The Winnipeg Jets are widely-considered one of the league’s best at bringing in young players and integrating them into the lineup when appropriate. That method is done correctly by closely monitoring minutes, putting the player in situations where they have the best chance to succeed and giving them more responsibility when earned.
The Jets are currently carrying six forwards, two defencemen and two goaltenders that have played for the Manitoba Moose. Add another player to each position if we are including the Jets’ former American Hockey League affiliate, St. John IceCaps, with superstar Mark Scheifele, defender Ben Chiarot and goalie Michael Hutchinson who all learned the professional game playing in the Newfoundland capital.
While fans are enjoying watching the success of Moose-graduates Adam Lowry, Andrew Copp and Josh Morrissey among others, they have another wave of future NHL-talent coming. Once highly thought of draft picks like Scott Kosmachuk and J.C. Lipon are quickly taking a backseat to better long-term NHL fixtures that include a couple of college kids and a stud youngster in the blue paint.
After an absolutely dominant first and final year of college, which saw him register almost two points per game, Kyle Connor decided to go pro. Unsure of whether he would crack the big squad or end up with the Moose, Connor risked it after just one season with the University of Michigan.
Connor impressed at training camp and earned a spot on the big club’s roster. Much like Jesse Puljujarvi and Jake Virtanen with the Edmonton Oilers and Vancouver Canucks respectively, though, he ended up in the AHL after a small taste of NHL action — he played a total of 19 games with the Jets and notched only four points. He just simply was not ready to be an impactful player every night, which is completely understandable for a player with such limited experience.
At just 20-years old, Connor went down to the Moose with the attitude to take over the Moose club and he did just that. He has 32 points in 40 games with Manitoba so far this season including AHL player of the week honours awarded on Mar. 6.
With such increased production at the pro-level in Manitoba, Connor might find himself as the second line left winger for the Jets next season. His hockey sense is off the charts and he has the skating ability along with the unbelievable skill to keep up with his brain. It isn’t a matter of if he will be an NHL player, it’s just a matter of when.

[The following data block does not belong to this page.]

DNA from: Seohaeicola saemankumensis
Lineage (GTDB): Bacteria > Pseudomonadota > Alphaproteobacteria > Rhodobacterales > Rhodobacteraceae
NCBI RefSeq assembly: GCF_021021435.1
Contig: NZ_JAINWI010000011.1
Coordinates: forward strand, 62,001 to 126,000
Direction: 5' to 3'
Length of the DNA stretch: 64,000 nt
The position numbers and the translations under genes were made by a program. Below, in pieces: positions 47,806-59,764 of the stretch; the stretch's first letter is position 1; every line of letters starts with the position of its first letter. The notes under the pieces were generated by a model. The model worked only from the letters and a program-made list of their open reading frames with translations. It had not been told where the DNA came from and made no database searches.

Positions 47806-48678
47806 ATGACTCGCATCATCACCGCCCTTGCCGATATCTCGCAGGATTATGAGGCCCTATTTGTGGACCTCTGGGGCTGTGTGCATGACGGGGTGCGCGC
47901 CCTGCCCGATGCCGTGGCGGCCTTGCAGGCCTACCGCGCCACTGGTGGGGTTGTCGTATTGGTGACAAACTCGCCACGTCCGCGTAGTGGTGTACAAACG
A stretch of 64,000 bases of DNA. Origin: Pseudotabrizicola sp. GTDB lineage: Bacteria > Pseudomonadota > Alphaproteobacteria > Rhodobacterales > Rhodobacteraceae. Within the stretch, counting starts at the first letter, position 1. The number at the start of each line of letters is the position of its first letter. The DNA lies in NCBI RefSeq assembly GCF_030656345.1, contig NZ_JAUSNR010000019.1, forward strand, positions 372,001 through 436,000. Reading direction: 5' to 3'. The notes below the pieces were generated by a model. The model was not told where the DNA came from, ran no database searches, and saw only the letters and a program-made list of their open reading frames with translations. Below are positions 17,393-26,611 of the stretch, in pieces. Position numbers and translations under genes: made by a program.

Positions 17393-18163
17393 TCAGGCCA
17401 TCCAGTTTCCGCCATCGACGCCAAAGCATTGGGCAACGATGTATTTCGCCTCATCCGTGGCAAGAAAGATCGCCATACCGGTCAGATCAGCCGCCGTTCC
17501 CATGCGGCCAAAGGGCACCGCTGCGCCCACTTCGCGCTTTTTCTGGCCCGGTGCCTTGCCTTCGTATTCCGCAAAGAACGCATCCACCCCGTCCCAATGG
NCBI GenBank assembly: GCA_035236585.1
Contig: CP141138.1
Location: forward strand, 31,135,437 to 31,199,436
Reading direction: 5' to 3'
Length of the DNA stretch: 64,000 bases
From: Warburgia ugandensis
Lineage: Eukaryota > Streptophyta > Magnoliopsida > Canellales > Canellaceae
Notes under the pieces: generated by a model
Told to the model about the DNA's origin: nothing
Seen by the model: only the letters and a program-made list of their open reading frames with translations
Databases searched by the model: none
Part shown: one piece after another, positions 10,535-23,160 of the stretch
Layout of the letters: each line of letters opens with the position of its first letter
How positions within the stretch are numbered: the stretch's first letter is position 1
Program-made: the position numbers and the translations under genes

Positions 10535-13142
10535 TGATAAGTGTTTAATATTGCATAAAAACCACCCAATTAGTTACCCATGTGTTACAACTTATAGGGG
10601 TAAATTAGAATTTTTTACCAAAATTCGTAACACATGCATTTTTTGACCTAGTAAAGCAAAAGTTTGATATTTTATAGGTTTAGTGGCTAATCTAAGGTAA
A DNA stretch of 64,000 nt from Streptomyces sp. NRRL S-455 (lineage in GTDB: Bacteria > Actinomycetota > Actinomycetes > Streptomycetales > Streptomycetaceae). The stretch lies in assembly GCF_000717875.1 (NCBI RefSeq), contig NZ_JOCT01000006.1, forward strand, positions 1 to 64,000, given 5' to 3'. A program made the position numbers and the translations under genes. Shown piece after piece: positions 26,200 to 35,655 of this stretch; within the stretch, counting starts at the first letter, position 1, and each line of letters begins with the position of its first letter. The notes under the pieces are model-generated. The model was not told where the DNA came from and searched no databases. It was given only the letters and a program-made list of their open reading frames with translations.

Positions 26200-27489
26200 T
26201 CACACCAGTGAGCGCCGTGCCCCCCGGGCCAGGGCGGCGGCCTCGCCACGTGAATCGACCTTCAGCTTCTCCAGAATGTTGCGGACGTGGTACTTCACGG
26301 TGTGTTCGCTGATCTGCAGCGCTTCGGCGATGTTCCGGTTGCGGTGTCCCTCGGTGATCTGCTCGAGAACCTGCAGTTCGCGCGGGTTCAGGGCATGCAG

Reading @TheHockeyNews Future Watch Edition based on 21-under #NHLJets back at #1 from 5th & have 2 in Top 50. Connor (26th) Roslovic (46th)
— Jim Toth (@JimTothSports) March 11, 2017
Like Connor, Jack Roslovic only required one year at university before making his mark in the pro ranks. With 37 points in 52 AHL contests, many believe he is very close to becoming an effective NHL player because of the maturity he already shows on a nightly basis.
Another year with the Moose surely wouldn’t hurt him as the Jets could take a page out of the Detroit Red Wings book by over-ripening their prospects. Looking long-term, Roslovic appears he can develop into a versatile, top nine forward that can be depended on in any situation.
If the Jets decided that the best case scenario next season would be having Roslovic as the first line center for the Moose, they are going to need to do a few things first. Let’s not kid ourselves — the Moose are frankly a joke around the AHL right now.
They need a more competitive roster for next season with some veterans scattered through the lineup that can help advance the development of their prospects. Though it may sound like a broken record, one cannot stress the importance of the Moose adding a couple defencemen with the ability to transport the puck.
Ondrej Pavelec will see his contract expire from the sidelines as he will miss the rest of the season after suffering a knee injury that required surgery. While Manitoba-grad Connor Hellebuyck will start the majority of the remaining games for Winnipeg while Hutchinson backs him up, it shouldn’t be ruled out to see Eric Comrie get a start down the stretch for a Jets club that will likely be absent from the playoffs for a third straight season.
Comrie’s numbers would not suggest he is having a spectacular season by any means, but on such a poor Moose team, he is their backbone. Many experts believe Comrie would make it as a top-60 goalie in the NHL already, meaning he should technically be considered NHL-ready. Another season in the AHL would absolutely benefit Comrie as goaltenders take seemingly forever to reach a balance of consistency and poise but don’t rule out this 21-year-old Edmonton native to challenge Hellebuyck in the crease moving forward.
It would appear that only Connor is prepared to make the giant leap to the best league on earth at this juncture however, the Jets still have a steady stream of prospects coming through the system that will see NHL minutes in the not too distant future.